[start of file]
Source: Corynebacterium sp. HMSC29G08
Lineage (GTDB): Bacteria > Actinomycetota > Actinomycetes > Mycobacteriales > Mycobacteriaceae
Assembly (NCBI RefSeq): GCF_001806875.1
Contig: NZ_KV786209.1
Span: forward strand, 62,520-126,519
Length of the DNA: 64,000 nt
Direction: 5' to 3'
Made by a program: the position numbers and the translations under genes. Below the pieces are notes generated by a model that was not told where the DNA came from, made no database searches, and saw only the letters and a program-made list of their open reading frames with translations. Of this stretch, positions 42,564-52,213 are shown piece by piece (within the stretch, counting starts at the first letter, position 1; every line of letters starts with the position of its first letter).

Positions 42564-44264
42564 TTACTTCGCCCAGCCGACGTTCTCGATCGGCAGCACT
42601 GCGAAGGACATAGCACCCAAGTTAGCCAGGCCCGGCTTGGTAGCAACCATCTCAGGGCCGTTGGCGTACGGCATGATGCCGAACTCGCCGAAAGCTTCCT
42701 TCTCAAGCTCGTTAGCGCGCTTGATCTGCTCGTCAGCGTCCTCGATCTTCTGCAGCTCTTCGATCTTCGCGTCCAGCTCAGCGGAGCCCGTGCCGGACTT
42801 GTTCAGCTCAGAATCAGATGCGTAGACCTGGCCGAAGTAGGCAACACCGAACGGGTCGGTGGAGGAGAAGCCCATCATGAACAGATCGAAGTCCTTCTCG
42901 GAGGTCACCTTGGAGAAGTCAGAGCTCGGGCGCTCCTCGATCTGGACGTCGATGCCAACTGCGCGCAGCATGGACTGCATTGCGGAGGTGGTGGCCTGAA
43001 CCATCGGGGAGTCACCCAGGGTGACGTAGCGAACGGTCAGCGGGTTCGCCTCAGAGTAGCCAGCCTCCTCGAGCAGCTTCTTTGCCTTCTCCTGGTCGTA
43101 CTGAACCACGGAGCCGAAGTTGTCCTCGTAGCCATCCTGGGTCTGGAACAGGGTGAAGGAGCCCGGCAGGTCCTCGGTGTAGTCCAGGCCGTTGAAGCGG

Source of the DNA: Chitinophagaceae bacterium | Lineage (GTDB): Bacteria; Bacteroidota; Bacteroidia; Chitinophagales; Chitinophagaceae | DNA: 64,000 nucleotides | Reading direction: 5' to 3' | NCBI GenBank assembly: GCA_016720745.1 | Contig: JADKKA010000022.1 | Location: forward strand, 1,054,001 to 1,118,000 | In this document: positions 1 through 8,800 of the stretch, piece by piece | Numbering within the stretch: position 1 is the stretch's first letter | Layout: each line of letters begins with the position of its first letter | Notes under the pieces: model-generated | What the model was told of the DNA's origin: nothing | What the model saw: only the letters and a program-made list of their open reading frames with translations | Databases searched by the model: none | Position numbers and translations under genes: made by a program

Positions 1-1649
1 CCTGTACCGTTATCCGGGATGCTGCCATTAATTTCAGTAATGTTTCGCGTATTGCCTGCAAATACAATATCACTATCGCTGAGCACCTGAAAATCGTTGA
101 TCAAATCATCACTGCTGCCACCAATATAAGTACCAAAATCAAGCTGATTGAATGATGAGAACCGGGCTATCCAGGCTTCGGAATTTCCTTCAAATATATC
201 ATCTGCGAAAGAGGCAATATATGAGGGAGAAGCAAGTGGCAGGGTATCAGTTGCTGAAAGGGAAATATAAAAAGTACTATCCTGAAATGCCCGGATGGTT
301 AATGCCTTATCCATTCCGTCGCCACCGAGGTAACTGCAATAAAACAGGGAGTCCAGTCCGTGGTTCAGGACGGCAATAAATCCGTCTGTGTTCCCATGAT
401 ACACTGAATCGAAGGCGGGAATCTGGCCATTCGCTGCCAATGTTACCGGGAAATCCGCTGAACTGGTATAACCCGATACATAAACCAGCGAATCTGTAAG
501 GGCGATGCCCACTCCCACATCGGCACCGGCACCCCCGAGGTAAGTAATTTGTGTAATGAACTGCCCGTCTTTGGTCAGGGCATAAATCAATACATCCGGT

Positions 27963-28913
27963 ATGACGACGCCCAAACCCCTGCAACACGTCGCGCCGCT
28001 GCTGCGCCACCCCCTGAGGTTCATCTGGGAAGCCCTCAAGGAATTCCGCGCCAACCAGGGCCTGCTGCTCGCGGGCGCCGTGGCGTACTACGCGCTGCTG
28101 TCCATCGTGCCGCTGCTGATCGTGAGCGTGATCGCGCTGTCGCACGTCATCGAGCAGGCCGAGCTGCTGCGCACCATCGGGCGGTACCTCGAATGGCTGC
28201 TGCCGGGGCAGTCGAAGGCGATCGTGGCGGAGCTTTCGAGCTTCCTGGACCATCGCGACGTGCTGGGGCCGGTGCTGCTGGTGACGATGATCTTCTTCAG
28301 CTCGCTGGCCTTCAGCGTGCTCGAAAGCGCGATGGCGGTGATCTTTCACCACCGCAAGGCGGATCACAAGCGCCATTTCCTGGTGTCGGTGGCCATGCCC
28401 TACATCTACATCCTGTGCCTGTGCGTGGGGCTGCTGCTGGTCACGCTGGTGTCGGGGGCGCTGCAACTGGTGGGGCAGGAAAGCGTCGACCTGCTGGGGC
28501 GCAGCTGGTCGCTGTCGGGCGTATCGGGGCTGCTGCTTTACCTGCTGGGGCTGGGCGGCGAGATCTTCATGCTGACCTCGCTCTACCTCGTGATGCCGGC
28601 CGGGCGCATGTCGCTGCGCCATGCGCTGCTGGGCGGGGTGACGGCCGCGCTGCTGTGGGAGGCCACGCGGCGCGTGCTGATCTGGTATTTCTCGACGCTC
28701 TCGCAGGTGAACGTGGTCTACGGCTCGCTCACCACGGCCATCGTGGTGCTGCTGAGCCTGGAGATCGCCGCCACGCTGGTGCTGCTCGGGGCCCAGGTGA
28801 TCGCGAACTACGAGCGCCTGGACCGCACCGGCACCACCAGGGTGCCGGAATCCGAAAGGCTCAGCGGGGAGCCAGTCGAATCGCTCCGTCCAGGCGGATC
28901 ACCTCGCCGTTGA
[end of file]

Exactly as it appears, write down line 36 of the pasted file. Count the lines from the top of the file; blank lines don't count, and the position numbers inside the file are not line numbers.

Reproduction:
28901 ACCTCGCCGTTGA